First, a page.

Artists

Yinogo Art aims to open new dialogues in the art world with contemporary artists who not only break new ground but also keep tradition alive by respectfully innovating on it. We build the careers of emerging artists and help established artists find a place in new markets and different cultures.

 

Manuel Müller

Swiss artist Manuel Müller carves visually poetic sculptures in wood, bronze, and glass. His themes span the ethnic, the modern, life, death, sex and rebirth. Shaped by personal reflections and the classic collections that influenced him, Muller’s unique oeuvre crosses centuries and cultures.

MANUEL MÜLLER was born in 1955 in Paris and is the son of iconic Swiss sculptor ROBERT MÜLLER. His mother was a jeweller and he is also the godson of Chinese abstract artist Zao Wou Ki. Müller grew up surrounded by the family’s artistic friends and their collection of ancient and ethnic art,from all over the world, had a strong influence on him from a younger age; but within that, he found a common language.

MÜLLER began his career in Carrara, Italy when he was sixteen years old. He began his work with marble but when he was back in Paris,he employed wood as an ideal material for polychromatic sculpture. In 1982 he moved to Switzerland. MÜLLER’s works have been collected by the following corporate and private collectors:

  • Helvetic Confederation
  • Canton of Vaud
  • Fund of Visual Arts, Lausanne
  • Lottery Romance
  • Jenisch Museum, Fevey
  • Print Room, Geneva
  • Graphical Sammlung der ETH, Zürich
  • Museum für Kleinplastik, Lm
  • BCV. Lausanne
  • UBS. Lausanne
  • Credit Suisse, Lausanne
  • Tupperware
  • Land Investments SA, Lausanne
  • Pully Museum
  • Bernard Nicod SA, Lausanne

AWARDS AND GRANTS

  • 1987: Sculpture Award for the 125th of UBS
  • 1993: Price Antoine Bourdelle, Paris
  • 1975: Canton Zurich

 

 

 

Jack Massey

American artist Jack Massey’s paintings document late twentieth and early twenty first century urban life. Many seem to portray American archetypes, timelessly set in consciousness and still with us—the tough guy, the bar girl, and “the honcho”, but Massey’s work, while preoccupied with the city, also has a ‘stillness’ about it that shows reflection in busy urban lives.

“People love images that relate to their own lives”
- Jack Massey

American artist Jack Massey has worked with a wide range of mediums including oils and acrylics. He is particularly fond of traditional painting methods and sometimes uses airbrush techniques and digital applications to touch up his work. Throughout a varied career that included ten years as a tattoo artist, he has recorded the world around him and found a pattern in the everyday— a ‘reflective stillness’ that bonds everything — people, buildings, light and the energy of life. Massey’s figures seem to reflect for a second as they look out at a changing world. There is something very “ordinary” in the images which is life resonating with calmness— a certain cohesion before breaking apart into the motion of living.

Jack Massey completed the MFA graduate program at the San Francisco Art Institute. The galleries he has exhibited at include:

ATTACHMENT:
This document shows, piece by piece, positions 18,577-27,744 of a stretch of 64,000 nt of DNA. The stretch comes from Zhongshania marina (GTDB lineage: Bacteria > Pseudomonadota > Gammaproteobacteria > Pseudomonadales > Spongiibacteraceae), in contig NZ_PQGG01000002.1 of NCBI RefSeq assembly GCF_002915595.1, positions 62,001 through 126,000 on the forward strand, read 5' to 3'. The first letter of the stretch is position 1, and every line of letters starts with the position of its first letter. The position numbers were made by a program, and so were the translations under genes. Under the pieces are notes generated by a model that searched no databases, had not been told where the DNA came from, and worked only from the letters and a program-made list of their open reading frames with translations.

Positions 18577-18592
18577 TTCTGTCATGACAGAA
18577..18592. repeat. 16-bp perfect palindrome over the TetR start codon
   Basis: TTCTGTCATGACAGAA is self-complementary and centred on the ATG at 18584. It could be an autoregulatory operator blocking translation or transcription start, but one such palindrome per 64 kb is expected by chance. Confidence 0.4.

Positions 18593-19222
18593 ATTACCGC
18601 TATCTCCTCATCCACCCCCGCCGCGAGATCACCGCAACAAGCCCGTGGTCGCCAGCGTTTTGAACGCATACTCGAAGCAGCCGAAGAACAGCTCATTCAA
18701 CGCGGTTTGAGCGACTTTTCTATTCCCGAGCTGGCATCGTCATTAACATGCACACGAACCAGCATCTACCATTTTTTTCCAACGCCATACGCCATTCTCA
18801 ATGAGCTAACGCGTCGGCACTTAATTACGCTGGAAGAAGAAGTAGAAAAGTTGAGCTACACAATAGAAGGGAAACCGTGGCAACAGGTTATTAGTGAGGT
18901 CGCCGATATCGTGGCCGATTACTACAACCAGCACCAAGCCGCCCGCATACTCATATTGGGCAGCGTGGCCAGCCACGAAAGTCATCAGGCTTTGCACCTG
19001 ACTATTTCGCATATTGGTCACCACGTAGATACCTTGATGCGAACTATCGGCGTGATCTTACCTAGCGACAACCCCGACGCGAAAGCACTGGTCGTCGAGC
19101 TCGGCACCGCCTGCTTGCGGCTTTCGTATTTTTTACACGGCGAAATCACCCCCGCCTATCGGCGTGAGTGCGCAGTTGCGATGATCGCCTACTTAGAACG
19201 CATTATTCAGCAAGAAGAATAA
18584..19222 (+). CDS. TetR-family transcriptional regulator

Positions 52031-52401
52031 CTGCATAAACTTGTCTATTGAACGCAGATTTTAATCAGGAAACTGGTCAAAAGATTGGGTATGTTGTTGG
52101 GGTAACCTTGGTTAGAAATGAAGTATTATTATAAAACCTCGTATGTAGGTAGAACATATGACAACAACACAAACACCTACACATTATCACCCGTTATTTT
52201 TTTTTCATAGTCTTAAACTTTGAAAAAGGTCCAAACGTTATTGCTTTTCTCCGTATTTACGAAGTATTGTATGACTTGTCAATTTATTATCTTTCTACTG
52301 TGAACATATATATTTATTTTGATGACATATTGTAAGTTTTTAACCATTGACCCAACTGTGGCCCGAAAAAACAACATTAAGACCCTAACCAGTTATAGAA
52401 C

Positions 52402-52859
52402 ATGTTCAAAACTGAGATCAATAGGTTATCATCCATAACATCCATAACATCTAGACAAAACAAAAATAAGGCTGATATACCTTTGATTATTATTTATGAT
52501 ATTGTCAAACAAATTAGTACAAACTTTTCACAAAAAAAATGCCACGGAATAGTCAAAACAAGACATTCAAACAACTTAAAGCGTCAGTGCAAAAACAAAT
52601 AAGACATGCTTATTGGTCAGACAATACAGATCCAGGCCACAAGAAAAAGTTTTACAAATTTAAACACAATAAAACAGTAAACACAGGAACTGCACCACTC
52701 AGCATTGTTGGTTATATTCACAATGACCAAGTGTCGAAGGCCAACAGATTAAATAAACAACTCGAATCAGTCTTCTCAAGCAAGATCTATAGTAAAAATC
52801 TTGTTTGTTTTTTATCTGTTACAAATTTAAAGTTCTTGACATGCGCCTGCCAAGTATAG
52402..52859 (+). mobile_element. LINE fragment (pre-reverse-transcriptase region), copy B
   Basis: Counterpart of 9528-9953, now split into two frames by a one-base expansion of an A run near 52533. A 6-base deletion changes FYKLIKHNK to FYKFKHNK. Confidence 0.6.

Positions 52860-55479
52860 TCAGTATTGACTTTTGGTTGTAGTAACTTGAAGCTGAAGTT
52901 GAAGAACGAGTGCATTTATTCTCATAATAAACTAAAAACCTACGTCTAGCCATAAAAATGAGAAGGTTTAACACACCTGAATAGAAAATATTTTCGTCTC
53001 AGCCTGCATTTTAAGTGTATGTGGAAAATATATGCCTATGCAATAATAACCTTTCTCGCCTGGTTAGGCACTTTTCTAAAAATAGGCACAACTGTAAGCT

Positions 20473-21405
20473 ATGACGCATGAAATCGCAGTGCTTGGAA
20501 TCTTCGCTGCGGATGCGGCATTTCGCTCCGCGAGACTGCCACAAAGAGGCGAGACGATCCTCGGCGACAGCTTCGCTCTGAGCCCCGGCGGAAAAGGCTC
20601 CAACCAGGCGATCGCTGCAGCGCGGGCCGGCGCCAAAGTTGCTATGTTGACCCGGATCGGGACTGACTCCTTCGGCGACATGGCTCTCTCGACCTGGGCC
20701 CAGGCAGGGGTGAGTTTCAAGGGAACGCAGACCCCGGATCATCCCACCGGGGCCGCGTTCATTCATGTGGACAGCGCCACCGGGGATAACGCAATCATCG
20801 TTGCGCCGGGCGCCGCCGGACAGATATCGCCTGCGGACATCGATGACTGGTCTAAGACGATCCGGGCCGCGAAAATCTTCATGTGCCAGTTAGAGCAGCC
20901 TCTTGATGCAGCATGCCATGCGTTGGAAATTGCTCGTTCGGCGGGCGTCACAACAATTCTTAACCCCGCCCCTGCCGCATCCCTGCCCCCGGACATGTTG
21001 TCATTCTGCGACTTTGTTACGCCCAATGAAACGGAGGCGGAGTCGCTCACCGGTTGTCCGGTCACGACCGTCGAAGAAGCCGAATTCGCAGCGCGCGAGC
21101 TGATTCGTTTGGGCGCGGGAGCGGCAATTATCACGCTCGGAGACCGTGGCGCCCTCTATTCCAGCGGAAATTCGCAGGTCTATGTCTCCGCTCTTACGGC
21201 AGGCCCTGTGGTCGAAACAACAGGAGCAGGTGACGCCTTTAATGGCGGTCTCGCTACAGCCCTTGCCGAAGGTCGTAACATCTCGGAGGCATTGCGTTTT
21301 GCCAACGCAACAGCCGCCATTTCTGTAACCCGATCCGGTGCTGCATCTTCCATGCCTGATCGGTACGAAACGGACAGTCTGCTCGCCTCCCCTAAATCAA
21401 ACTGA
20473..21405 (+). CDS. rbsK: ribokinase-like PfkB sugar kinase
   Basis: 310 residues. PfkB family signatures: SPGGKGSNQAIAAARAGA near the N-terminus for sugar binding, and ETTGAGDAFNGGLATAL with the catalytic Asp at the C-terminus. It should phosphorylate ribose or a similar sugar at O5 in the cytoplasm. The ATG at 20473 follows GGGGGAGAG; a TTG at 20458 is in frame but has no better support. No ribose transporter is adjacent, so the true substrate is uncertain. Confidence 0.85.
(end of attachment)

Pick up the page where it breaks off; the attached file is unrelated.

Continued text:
• Park Place Gallery – New York
  • Robert Graham Gallery – New York
  • The Dwan Gallery – Los Angeles
  • The Vorpal Gallery— San Francisco

“I realised I had a lifelong passion for creating images after I quit tattooing. I was inspired to try painting with an airbrush. I quickly discovered that a high degree of realism could be achieved with an airbrush, which was very exciting to me because during my recent years of moving around the country, I had discovered that people outside of the “mainstream” art world appreciated and enjoyed visual interpretations of the world they knew. Eventually, I began incorporating traditional brush methods again, along with the airbrush. I exhibited these paintings for several years.”
- Jack Massey 

 

 

 

Mohamed Tahdaini

Moroccan artist Mohamed Tahdaini, who was born in 1965, reflects on his nation's tradition with a “desire to create a new school of art”. Through vibrant colours, unusual shapes and unique compositions, Tahdaini has made a special mark on the world of abstract art.

"When I start to paint by submitting to my feelings it's my imagination which takes the leadership. I never have a certain framework before painting. What is important for me is the desire to paint a piece of artwork. I do not intend to paint one or two pieces; it's up to my imagination and to the ability of my sincere feelings. I can paint three pieces in one day; and sometimes, I can not paint one during a month. So, the act of painting does not depend on me it is due to its own will. In other ways it's the creativity which imposes its rules, even the colors impose themselves upon me, and I do not have the freedom to choose them. It's a sense of creativity. I think that if I choose colors and prepare the framework it will not be art but architecture. I let myself go to the field of art when I have time, and when it is a right time which is confirmed by the feelings and the eager of imagination. I hope to see my paintings known by everyone who is interested in art and to be recognised relying only on its own style not by my signature."